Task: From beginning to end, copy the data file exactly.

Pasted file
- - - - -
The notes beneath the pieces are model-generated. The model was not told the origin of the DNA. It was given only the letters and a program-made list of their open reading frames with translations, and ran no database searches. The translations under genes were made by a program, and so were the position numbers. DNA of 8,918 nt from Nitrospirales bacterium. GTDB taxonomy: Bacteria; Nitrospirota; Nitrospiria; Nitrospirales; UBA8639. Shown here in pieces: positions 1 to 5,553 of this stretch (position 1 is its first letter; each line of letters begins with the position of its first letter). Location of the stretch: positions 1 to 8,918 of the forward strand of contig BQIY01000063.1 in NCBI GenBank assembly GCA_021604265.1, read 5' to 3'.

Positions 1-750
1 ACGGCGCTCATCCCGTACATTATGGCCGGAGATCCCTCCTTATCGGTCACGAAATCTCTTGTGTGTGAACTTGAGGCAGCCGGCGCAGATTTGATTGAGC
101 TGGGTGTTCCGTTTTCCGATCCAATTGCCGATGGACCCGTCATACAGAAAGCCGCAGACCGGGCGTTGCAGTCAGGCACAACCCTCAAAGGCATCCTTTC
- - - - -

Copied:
The notes beneath the pieces are model-generated. The model was not told the origin of the DNA. It was given only the letters and a program-made list of their open reading frames with translations, and ran no database searches. The translations under genes were made by a program, and so were the position numbers. DNA of 8,918 nt from Nitrospirales bacterium. GTDB taxonomy: Bacteria; Nitrospirota; Nitrospiria; Nitrospirales; UBA8639. Shown here in pieces: positions 1 to 5,553 of this stretch (position 1 is its first letter; each line of letters begins with the position of its first letter). Location of the stretch: positions 1 to 8,918 of the forward strand of contig BQIY01000063.1 in NCBI GenBank assembly GCA_021604265.1, read 5' to 3'.

Positions 1-750
1 ACGGCGCTCATCCCGTACATTATGGCCGGAGATCCCTCCTTATCGGTCACGAAATCTCTTGTGTGTGAACTTGAGGCAGCCGGCGCAGATTTGATTGAGC
101 TGGGTGTTCCGTTTTCCGATCCAATTGCCGATGGACCCGTCATACAGAAAGCCGCAGACCGGGCGTTGCAGTCAGGCACAACCCTCAAAGGCATCCTTTC